In late October 2017, the federal Department of Health and Human Services (HHS) published the draft Notice of Benefit and Payment Parameters for 2019, which sets forth rules related to benefits and exchanges under the Patient Protection and Affordable Care Act (ACA) for the upcoming policy year. The rule includes a significant change affecting dental benefit plans—namely, removing Actuarial Value (AV) requirements for ACA-compliant standalone pediatric dental plans—which will be critical for dental issuers to understand and act on as the 2019 pricing cycle begins. This article reviews the change and why it is important. With the exception of last year, the final Notice has been released in late February or early March; changes from the draft rule affecting the AV proposal are possible and dental plans should be on alert for this and any other regulatory developments. That being said, as dental issuers start the process of pricing 2019 ACA plans, the removal of AV requirements as detailed in the draft rule should be considered.
For the past several years, ACA-compliant pediatric dental plans sold in the individual or small group market were required to meet standard AV ranges of either 83% to 87% (for “high-level" coverage) or 68% to 72% (for “low-level" coverage). Broadly this meant that the carrier was covering approximately 85% or 70% of total allowed claims, with the remainder funded by the consumer via out-of-pocket expenditures like coinsurance or deductibles. In addition, a $350 limit on out-of-pocket spending ($700 for multiple children under the same policy) was required, limiting the cost outlay for children with high-cost dental needs. For 2019, the AV requirement is dropped; ACA-compliant pediatric standalone dental plans no longer have to meet any particular AV range. There was no change to the out-of-pocket maximum requirement. This change in policy provides new flexibility for dental issuers and closer alignment of pediatric dental benefits between standalone dental plans and pediatric coverage embedded within an ACA medical plan.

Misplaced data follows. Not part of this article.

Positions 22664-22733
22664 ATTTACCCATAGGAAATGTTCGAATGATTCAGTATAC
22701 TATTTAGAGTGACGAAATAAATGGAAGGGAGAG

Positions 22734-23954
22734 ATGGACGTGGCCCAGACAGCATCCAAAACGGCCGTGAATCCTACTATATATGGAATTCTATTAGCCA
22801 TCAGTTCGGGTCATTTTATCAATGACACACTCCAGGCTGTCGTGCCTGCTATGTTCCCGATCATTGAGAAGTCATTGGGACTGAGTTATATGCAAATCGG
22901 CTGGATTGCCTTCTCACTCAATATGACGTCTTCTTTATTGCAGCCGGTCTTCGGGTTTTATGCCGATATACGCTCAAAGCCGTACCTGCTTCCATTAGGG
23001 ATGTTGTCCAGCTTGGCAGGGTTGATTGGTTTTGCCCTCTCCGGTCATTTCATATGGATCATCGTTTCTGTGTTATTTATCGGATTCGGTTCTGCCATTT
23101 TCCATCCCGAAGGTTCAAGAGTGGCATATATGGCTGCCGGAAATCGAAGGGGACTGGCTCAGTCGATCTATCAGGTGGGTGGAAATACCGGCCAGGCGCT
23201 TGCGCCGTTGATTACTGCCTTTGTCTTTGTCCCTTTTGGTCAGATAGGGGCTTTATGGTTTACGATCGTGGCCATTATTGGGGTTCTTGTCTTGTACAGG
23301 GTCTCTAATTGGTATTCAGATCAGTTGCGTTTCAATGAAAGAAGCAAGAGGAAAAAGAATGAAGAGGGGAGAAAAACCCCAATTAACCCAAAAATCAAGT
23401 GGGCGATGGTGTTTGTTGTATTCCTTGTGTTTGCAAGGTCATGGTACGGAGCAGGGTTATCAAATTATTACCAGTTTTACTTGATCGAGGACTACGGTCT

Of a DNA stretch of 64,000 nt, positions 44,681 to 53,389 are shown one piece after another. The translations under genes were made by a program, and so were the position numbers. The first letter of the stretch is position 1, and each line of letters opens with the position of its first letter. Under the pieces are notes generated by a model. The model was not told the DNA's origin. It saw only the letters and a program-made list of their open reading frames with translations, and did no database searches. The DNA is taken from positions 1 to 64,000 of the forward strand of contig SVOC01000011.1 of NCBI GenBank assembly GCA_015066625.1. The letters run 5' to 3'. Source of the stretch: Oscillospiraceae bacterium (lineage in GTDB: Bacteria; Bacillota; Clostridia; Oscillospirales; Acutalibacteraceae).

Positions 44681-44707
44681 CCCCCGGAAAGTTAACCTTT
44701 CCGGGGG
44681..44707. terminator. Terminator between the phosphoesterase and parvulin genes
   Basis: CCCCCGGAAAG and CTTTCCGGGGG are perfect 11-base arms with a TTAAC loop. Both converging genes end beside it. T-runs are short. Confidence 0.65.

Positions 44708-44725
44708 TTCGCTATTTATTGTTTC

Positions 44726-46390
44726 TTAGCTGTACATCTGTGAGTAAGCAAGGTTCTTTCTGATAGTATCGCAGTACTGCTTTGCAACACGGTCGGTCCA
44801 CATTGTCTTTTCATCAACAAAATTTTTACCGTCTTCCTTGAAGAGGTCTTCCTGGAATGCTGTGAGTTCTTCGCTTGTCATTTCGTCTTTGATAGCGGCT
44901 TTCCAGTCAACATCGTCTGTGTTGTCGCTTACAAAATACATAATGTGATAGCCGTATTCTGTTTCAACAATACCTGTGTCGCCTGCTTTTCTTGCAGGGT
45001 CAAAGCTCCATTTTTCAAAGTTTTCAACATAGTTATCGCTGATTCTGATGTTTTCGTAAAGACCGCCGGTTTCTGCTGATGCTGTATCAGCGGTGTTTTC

The interaction between the two benefit requirements for ACA-compliant standalone pediatric dental plans—maintaining a particular AV and offering an out-of-pocket maximum—caused these plans to look quite different from traditional commercial dental plans and, notably, from pediatric dental coverage embedded in medical plans. For ACA-compliant medical plans that embedded pediatric dental, no separate dental AV was required, nor was a separate dental out-of-pocket maximum, allowing them more flexibility in dental benefit design. A research brief by the American Dental Association’s Health Policy Institute compared embedded versus standalone pediatric dental essential health benefits (EHBs), and found that: (1) embedded pediatric dental benefits were more likely to offer first-dollar coverage of preventive dental services, and (2) embedded pediatric dental benefits were less expensive.1 This was due partly to the required benefit construct of the standalone plan. In order for standalone plans to balance the AV requirements for overall cost sharing while supporting a $350 out-of-pocket maximum, which limits cost sharing for relatively rare high-cost dental issues, instituting consumer cost sharing for common procedures such as preventive care was sometimes the only solution.